Yesterday, the Supreme Court of Canada released its long awaited
decision in Tervita Corporation et al v. Commissioner of
Competition.1 In a 6-1 decision, the SCC allowed
Tervita's appeal and set aside the divestiture order made by
the Competition Tribunal and upheld by the Federal Court of Appeal
(FCA). The SCC agreed with the FCA's conclusion that the merger
would likely result in a substantial prevention of competition, but
overruled the conclusions of the Tribunal and the FCA that the
merger was not saved by the efficiencies defence.
This case stems from Tervita's acquisition of Complete
Environmental Inc. which held a permit to develop a landfill for
the disposal of hazardous waste in northeastern British Columbia.
Tervita already owned and operated two hazardous waste landfills.
Although the transaction was below the merger notification
threshold, the Commissioner of Competition brought an application
after the transaction had closed on the ground that it
substantially prevented competition by eliminating the only
potential competitor for secure landfill services. The FCA had
upheld the Tribunal's ruling ordering Tervita to divest
Complete on the basis that its acquisition was likely to prevent
competition substantially. The FCA also upheld the Tribunal's
decision that the efficiencies defence in section 96 of the
Competition Act was not available to Tervita because the
efficiencies of the transaction did not offset its anti-competitive
effects. For more details, please see our previous article,
This is the first SCC decision on the "prevention" of
competition test. The SCC held that the timeframe to determine
whether one of the merging parties would, "but for" the
merger, be likely to enter the market must be discernible. The
Court warned against looking too far in the future, but recognized
that the inherent time delay to enter an industry because of
barriers to entry is an important consideration. The SCC agreed
with the Tribunal's controversial conclusion that there was
sufficient evidence to support a finding of a substantial
prevention of competition as a result of the merger.
However, in regard to the efficiencies defence, SCC concluded
that the Commissioner did not meet her burden of quantifying the
quantifiable anti-competitive effects of the merger and did not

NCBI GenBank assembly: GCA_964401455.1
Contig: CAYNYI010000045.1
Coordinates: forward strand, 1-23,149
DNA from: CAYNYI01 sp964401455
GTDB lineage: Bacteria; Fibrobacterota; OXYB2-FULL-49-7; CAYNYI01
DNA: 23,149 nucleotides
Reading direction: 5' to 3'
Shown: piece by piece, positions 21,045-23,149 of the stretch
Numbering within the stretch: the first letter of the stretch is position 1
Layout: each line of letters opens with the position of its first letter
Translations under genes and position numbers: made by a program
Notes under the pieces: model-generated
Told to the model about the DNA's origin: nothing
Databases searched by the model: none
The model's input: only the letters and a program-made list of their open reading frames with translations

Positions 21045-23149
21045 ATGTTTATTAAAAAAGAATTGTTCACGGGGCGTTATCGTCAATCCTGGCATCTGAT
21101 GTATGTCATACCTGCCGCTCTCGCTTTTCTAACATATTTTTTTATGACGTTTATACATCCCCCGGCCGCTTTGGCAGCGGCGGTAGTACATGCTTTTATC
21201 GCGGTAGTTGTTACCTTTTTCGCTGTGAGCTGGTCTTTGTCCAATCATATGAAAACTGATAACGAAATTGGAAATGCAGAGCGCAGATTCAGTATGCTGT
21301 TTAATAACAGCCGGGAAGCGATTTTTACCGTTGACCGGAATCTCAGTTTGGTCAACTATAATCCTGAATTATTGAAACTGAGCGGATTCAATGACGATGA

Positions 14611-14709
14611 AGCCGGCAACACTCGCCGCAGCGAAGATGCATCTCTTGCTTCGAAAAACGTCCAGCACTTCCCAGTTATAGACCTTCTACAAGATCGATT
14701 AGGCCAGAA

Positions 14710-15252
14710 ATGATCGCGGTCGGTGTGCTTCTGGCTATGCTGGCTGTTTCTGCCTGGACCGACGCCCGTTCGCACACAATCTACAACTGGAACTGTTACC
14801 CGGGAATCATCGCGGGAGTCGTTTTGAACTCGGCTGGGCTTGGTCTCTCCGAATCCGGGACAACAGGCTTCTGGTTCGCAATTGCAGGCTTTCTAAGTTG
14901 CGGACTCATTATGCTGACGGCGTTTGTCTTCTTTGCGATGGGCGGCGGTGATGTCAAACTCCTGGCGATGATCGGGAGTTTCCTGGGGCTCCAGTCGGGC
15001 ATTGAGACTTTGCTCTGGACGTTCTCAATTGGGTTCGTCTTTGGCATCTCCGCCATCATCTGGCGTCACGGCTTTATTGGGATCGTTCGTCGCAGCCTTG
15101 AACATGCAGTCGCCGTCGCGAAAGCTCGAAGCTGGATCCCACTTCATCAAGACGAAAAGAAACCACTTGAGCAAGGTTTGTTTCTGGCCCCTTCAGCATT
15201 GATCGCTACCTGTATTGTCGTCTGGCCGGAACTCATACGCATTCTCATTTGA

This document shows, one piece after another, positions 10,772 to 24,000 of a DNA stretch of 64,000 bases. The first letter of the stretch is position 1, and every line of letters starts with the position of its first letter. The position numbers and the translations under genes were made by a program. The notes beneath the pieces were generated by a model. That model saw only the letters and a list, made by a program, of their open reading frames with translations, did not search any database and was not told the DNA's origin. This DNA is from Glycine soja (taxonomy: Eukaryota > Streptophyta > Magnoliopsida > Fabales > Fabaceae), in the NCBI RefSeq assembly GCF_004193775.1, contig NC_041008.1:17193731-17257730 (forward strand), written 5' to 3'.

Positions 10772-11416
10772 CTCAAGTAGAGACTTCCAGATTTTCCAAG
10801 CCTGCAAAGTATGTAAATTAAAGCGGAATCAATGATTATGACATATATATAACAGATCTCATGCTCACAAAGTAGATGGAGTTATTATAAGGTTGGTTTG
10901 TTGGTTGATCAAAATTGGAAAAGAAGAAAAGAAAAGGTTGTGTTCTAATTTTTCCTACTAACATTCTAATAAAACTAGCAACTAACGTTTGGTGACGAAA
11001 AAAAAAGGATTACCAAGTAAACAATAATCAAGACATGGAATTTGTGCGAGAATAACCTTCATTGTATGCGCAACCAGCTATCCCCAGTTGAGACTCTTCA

prove any qualitative anti-competitive effects of the merger. As
such, the anti-competitive effects raised by the Commissioner were
assigned no weight by the SCC and, by default, were offset by the
modest overhead efficiency gains proven by Tervita.
While the facts of the case are unique, the SCC's decision
is a significant loss for the Commissioner. Going forward, the SCC
has provided guidance on the proper application of the efficiencies
defence. Most notably, the SCC has made it very clear that in
contested merger litigation the burden of proving anti-competitive
effects rests with the Commissioner.
1 2015 SCC 3, 2013 FCA 28 and 2012 Comp. Trib. 14.
Tervita was formerly known as CCS Corporation.
The Commissioner of Competition addressed innovation, enforcement and policy initiatives at the Competition Bureau in his keynote speech, "Strengthening Competition: Innovation, Collaboration and Transparency."
Used car listing website operator CarGurus Inc.'s attempt to force rival Trader Corporation to supply it with vehicle listing data has encountered a dead end as the Competition Tribunal denied it leave to commence a private application under several provisions of the Competition Act.
Register for Access and our Free Biweekly Alert for
This service is completely free. Access 250,000 archived articles from 100+ countries and get a personalised email twice a week covering developments (and yes, our lawyers like to think you’ve read our Disclaimer).